The original idea of the project at this time was to serve as a compromise between Paul and EMI.  The first side of the LP would have been called Hot Hits featuring Wings’ biggest sellers.  The second side would have been called Kold Kutz featuring B-sides and unreleased songs.  EMI had their way, however, and they released Wings Greatest in November 1978 to massive sales. 

The 1978 recension was the first release on bootleg CD, coming out in 1988 on Cold Cuts (Hot Hits Records sp12).  It lasts about an hour and contains songs from Paul, Linda and Denny Laine making it a true Wings release.  The first song is “Momma’s Little Girl,” taped in March 1972 during the Red Rose Speedway recording sessions and performed by Paul during the “James Paul McCartney” TV show in 1973.  It was finally officially released as the B-side to the “Put It There” single on February 5th, 1990.

“I Would Only Smile” is a Denny Laine composition which was recorded in March 1972 for Red Rose Speedway.  It was featured in the setlist on their European tour that year but never officially released until it appeared on Laine’s 1980 solo album Japanese Tears.  The 1978 recension is the only appearance in the Cold Cutscollection.  “Tragedy” was a hit for The Fleetwoods in 1961.  This cover was recorded in March 1972 during the Red Rose Speedway recording sessions.  It was included in every incarnation of the project and appears in this collection five times, but it is still unreleased.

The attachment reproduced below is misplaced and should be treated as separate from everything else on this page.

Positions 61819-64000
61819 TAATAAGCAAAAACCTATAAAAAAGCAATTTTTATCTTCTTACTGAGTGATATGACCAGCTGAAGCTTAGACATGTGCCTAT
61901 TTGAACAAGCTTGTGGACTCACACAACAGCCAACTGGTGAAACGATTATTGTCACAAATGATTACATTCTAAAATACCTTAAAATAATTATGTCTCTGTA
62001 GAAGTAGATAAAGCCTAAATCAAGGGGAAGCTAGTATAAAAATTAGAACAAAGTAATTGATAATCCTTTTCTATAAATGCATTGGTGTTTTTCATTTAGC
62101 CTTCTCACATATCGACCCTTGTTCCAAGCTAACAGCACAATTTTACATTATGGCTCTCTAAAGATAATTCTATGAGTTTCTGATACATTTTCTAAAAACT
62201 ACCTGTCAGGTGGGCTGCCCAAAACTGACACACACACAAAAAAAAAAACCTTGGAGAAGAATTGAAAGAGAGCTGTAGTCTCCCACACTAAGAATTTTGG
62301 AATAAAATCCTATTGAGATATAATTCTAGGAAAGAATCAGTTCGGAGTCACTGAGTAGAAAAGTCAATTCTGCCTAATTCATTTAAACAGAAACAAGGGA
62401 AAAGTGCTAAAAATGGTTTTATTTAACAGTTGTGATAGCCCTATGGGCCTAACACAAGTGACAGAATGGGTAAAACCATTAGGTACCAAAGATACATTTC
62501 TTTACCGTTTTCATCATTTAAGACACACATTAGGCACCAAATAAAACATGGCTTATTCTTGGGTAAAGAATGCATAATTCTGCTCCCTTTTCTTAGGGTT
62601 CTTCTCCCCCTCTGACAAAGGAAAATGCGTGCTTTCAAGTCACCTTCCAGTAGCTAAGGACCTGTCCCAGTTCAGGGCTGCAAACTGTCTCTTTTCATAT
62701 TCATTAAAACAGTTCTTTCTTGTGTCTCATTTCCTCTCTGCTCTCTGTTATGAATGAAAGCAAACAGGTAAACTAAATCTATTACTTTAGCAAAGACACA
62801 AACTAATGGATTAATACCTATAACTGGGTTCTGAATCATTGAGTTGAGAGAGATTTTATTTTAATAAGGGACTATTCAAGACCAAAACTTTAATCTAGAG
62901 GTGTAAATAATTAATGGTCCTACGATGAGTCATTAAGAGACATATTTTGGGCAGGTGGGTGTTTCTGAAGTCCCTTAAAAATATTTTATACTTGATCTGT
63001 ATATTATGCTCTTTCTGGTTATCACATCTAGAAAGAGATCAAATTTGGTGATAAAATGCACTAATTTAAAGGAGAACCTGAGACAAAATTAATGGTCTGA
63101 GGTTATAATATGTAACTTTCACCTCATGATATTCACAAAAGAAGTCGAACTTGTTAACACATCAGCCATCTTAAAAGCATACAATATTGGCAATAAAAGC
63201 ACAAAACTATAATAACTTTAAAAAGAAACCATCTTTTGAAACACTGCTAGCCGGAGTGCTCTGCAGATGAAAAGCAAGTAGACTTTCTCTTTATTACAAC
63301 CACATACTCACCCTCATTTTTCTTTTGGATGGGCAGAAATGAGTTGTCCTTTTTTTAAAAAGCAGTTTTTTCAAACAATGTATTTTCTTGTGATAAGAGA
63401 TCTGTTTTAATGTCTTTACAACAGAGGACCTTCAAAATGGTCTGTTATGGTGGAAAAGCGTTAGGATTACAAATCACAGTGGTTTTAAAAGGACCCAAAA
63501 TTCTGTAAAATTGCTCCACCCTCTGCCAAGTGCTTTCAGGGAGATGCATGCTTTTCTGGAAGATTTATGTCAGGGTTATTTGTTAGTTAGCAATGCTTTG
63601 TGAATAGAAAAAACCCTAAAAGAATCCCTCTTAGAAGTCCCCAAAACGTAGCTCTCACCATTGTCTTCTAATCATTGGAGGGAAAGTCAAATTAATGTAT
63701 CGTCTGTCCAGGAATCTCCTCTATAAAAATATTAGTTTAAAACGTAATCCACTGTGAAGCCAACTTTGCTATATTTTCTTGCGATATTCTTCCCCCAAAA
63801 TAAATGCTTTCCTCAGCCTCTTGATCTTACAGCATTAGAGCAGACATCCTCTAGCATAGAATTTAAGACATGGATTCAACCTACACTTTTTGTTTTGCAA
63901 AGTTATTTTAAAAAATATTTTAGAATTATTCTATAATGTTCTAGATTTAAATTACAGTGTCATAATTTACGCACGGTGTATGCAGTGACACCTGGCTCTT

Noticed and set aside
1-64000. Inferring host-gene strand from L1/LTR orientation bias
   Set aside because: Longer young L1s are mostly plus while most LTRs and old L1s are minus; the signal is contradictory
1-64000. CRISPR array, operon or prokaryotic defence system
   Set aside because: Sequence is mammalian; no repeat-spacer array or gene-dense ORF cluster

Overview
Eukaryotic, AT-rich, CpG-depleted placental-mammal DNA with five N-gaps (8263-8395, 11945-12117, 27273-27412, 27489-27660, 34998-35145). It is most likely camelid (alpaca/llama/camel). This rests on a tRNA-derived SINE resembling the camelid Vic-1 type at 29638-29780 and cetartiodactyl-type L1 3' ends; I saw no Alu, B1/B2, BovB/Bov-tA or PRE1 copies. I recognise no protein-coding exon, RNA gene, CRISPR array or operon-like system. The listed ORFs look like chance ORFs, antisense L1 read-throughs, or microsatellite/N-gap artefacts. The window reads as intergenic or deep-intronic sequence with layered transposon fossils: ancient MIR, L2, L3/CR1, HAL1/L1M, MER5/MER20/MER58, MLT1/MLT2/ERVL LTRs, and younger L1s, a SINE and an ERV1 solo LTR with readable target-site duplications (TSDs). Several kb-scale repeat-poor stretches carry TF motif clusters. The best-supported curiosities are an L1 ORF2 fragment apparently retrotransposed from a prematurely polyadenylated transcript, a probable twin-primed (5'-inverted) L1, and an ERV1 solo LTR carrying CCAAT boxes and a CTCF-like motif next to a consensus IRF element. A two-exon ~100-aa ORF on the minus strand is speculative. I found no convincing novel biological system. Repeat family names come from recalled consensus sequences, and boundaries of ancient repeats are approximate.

“Night Out” is one of the songs that undergoes the most drastic changes in this collection.  Like the preceding tracks it was recorded in March 1972 and is a heavy, distorted, metal inspired track which Paul worked on for many years trying different tactics to make it more than just a studio-based experiment.  Disc one has what is referred to as the “Final Mix 1: 1978 Mix.”  The guitars are very rough and the vocals consisting of Paul shouting “night out” repeatedly.

“Oriental Nightfish” was written by Linda McCartney and was recorded October 5, 1973 during the sessions for Band on the Run and makes its sole appearance in this collection.  It’s a trippy narrative that would later be released with a strange animation in 1978 and again later in 1984 with animated shorts for “Seaside Woman” and “Rupert The Bear” and “The Frog Song.” 

This is followed by the instrumental “Lunch Box – Odd Sox.”  It was recorded in Los Angeles in 1975 during the Venus & Mars sessions, but it retains a Band On The Run feel with the emphasis upon the heavy grand piano and bright, sprightly keyboard melody on top.  1978 Cold Cuts is the only edit that includes this track.  It was officially released in 1980 as the B-side to “Coming Up.”